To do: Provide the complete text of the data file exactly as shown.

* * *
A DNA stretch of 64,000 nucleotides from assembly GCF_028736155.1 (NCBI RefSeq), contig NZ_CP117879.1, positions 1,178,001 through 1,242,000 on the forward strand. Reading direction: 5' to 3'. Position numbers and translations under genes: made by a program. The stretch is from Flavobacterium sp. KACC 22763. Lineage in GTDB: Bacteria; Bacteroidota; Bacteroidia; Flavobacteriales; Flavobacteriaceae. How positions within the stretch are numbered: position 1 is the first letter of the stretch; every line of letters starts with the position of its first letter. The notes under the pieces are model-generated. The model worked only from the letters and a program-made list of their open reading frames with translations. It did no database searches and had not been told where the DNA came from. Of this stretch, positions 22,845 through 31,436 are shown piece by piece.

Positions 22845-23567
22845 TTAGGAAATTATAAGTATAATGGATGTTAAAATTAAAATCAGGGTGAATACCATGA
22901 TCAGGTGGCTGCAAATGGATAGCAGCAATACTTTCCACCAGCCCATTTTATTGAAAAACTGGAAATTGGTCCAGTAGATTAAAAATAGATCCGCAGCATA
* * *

A DNA stretch of 64,000 nucleotides from assembly GCF_028736155.1 (NCBI RefSeq), contig NZ_CP117879.1, positions 1,178,001 through 1,242,000 on the forward strand. Reading direction: 5' to 3'. Position numbers and translations under genes: made by a program. The stretch is from Flavobacterium sp. KACC 22763. Lineage in GTDB: Bacteria; Bacteroidota; Bacteroidia; Flavobacteriales; Flavobacteriaceae. How positions within the stretch are numbered: position 1 is the first letter of the stretch; every line of letters starts with the position of its first letter. The notes under the pieces are model-generated. The model worked only from the letters and a program-made list of their open reading frames with translations. It did no database searches and had not been told where the DNA came from. Of this stretch, positions 22,845 through 31,436 are shown piece by piece.

Positions 22845-23567
22845 TTAGGAAATTATAAGTATAATGGATGTTAAAATTAAAATCAGGGTGAATACCATGA
22901 TCAGGTGGCTGCAAATGGATAGCAGCAATACTTTCCACCAGCCCATTTTATTGAAAAACTGGAAATTGGTCCAGTAGATTAAAAATAGATCCGCAGCATA